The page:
Discover more from Cardijn Reflections
We all have heard the voice "Mind the Gap"
I love this picture for many reasons.
First, it shows the importance of paying attention to the gaps. Don't just look at what's there before you; put it in place before your arrival, and attend carefully to what's not there. Every plan and path forward has gaps. And you're much better off seeing them in advance rather than, unaware, stepping into them.
Second, this image can give many people inner chills- and that's good. Even if you don't do extreme sports and outdoor challenges like the one depicted, you can metaphorically confront a version of the same fear when you try anything new and daunting.
Now, think about those two points as we reflect on the work of Joseph Cardijn and his followers. We all understand the SEE-JUDGE-ACT method. For some, it is pretty straightforward; often, we hear others say it is "lacking," I often ask what that means and hear the word "process" come up in conversation.
I studied and reflected on the Franciscan and Jesuit versions of the See, Judge, Act process. I came up with a high-level picture of adding process to the method. I then integrated more of the work of Aristotle, Aquinas, and renowned physicists, such as Eli Goldratt, into the methodology, blending several approaches into one process.
"The problem is never how to get new, innovative thoughts into your mind, but how to get old ones out." ~ Dee Hock
Think of how often we are faced with using the method in a group or even a personal situation; we find what is at the heart of the matter, a conflict preventing us from achieving our goal and our vision. How do we resolve the conflict for the greater good? For a Win-Win situation? How do we get consensus and buy-in from all those involved? How do we overcome objections? Think of every problem-solving session and workshop you have been in or leading, and you know in the group will be at least one person who will say to the efficacy of a solution, "Yea Butt…"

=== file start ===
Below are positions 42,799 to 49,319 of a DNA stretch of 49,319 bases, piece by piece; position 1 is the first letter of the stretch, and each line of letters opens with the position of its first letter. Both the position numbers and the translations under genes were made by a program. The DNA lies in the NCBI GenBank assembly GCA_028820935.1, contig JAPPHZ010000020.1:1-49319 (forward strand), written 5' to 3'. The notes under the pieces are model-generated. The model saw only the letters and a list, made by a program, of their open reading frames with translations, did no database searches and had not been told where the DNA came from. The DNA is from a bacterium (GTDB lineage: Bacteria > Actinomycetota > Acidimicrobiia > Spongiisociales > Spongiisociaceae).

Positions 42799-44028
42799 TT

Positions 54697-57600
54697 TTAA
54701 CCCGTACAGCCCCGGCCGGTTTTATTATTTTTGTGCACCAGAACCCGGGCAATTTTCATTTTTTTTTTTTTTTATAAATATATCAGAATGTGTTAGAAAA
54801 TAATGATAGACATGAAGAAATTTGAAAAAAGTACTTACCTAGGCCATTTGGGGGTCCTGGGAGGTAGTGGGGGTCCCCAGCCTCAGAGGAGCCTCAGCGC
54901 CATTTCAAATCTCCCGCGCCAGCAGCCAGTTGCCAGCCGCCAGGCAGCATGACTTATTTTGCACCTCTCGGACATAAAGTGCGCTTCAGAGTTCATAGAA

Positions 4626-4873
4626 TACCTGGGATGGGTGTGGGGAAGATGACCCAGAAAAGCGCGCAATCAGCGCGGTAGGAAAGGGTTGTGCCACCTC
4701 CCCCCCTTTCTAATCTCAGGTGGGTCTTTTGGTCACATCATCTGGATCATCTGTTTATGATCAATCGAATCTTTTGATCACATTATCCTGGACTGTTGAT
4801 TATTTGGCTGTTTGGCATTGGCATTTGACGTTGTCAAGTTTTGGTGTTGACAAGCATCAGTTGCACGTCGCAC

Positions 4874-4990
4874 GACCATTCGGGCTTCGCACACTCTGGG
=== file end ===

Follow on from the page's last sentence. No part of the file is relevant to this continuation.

When we study the life of Cardijn, his followers, and those who were the thinkers at the table of Vatican II, we see "strategic thinking" front and center. At the heart of all strategy is the core principle of resolving conflicts. Those conflicts may be the roadblocks that prevent change or the greater good from becoming reality.
I compiled a little diagram of an approach to resolving conflicts in our SEE-JUDGE-ACT method. I call them "Tools Types for Strategic Thinking." I am sure you can see Aristotle on the slide
Innovation is at the heart of the Cardijn method. When we look at his work, we see the movements were innovative, brought an awareness of education, and, most importantly, instilled a strong collaboration among the people. This should be our focus in our work today: to innovate solutions, educate those involved and the greater community, and collaborate for the greater good. Doing so brings the Kingdom of God here and now through our social justice programs and Catholic Social Teachings.
Think about deliverables. How often do we assume "deliverables" will magically happen independently? Deliverables give people a sense of a plan and steps to follow to ensure we plan our work and work our plan in bringing about change in our world. Here is a sample at a high level of deliverable thinking. Of course, every situation will be different, but this gives you a flavor of the thinking process to move forward with the Cardijn methods.
Cardijn used the See-Judge-Act method for his workers' Catholic Action groups (especially Jeunesse Ouvrière Chrétienne); as it evolved into Catholic social teaching, it became the fundamental hermeneutic for decision-making for the greater good. Cardijn told his people what/how they should observe, how to evaluate the situation, and what to do about it. His discernment was from a "top-down" way of thinking. It worked for him and the situation in time. (Think Sitz im Leben) Today, we are much more cautious about this authoritarian thinking model. We see new and rising divisions in our lives, politics, and the church. But as the old saying goes: "Don't throw the baby out with the bathwater." We build upon what we have learned and move forward.
Over the next few weeks, I will share more of the process I have put together around the See-Judge-Act method and how to think about using the tools for situations you may find yourself leading and facilitating.
The diagrams are JPEGs, so you can expand and save them.
So, for now, think about:
See - and ask yourself: What should we change?
Judge - What to change to?
Act - How to make the change happen?
Bridge photo courtesy of Sandra Korman Photography.